[image src=”http://www.darrenkrape.com/wp-content/uploads/2009/10/measurement-thumb.png” align=”left”]
Recently I had the pleasure to participate in the Public Media Camp, an unconference focused on strengthening local and national public broadcasting. A good portion of the discussion focused on the disruptive and new opportunities being presented by Internet-based dissemination and social media.
Of Hubs and Spokes
While the focus on social media related well to my work in public diplomacy, the very structure of public media actually seems quite similar to the hub and spoke model of the central State Department in Washington and the various embassies, consulates and missions scattered around the world. As with public broadcasting, content is produced and disseminated in Washington and the very diverse missions overseas. Just as NPR or PBS in Washington balances the needs of their direct national audience with the needs of their affiliate stations, the State Department also has to support an international audience for its America.gov properties while meeting overseas mission needs.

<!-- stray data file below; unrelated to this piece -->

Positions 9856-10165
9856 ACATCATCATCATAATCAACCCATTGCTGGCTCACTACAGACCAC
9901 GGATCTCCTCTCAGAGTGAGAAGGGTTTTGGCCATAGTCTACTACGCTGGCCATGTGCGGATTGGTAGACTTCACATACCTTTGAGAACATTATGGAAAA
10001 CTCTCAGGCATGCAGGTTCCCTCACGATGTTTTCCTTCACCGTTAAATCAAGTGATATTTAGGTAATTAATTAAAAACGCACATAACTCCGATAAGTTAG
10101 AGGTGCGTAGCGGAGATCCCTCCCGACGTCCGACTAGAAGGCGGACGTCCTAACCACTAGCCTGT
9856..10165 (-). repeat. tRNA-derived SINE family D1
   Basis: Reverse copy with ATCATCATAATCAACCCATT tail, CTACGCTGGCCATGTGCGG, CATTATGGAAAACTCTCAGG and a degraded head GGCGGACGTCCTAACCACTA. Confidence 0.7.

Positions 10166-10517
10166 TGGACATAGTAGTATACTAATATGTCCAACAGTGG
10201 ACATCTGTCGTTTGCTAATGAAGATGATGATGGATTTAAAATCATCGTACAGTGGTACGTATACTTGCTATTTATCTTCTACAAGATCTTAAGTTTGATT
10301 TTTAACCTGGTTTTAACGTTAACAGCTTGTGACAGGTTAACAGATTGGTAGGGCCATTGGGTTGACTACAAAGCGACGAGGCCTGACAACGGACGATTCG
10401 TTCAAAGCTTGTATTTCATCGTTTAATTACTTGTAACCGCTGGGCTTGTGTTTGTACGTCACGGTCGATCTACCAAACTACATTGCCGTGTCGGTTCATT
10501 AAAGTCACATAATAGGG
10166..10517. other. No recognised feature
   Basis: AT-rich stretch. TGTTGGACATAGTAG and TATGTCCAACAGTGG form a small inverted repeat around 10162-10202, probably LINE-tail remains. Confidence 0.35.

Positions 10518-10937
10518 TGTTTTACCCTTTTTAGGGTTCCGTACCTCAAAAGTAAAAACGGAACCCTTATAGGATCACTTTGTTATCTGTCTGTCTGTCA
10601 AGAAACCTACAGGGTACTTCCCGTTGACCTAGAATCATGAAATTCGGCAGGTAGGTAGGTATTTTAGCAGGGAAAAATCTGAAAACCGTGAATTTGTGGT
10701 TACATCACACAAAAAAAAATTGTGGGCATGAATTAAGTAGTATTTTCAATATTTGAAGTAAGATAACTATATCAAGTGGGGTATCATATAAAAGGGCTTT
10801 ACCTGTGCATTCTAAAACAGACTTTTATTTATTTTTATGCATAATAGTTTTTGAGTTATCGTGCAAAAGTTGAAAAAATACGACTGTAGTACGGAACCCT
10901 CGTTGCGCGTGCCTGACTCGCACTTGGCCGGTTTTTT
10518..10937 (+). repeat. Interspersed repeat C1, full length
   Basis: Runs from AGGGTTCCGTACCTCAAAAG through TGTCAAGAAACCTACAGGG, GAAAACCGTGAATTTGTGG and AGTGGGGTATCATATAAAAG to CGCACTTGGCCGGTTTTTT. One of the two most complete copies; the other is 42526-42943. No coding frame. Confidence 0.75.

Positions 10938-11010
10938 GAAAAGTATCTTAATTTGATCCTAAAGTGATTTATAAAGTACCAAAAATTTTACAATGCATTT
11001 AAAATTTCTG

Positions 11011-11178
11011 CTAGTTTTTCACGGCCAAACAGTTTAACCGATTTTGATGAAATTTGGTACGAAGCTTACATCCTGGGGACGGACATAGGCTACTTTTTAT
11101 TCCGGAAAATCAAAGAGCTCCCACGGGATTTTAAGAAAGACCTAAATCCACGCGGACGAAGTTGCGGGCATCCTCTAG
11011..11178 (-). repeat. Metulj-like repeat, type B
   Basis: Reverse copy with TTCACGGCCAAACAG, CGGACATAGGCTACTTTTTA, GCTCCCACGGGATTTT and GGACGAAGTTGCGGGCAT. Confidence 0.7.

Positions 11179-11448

Additionally, most public media outlets focus more on informing audiences and social change than increasing profits. Public diplomacy has similar goals: changing perceptions about the United States’ and its policies and creating a better environment for U.S. goals, such as democratization, improving religious freedoms and so on. Without profits as a baseline metric, both organizations aim for more intangible goals, such as those elucidated above. This makes measurement more challenging, with related knock-on effects.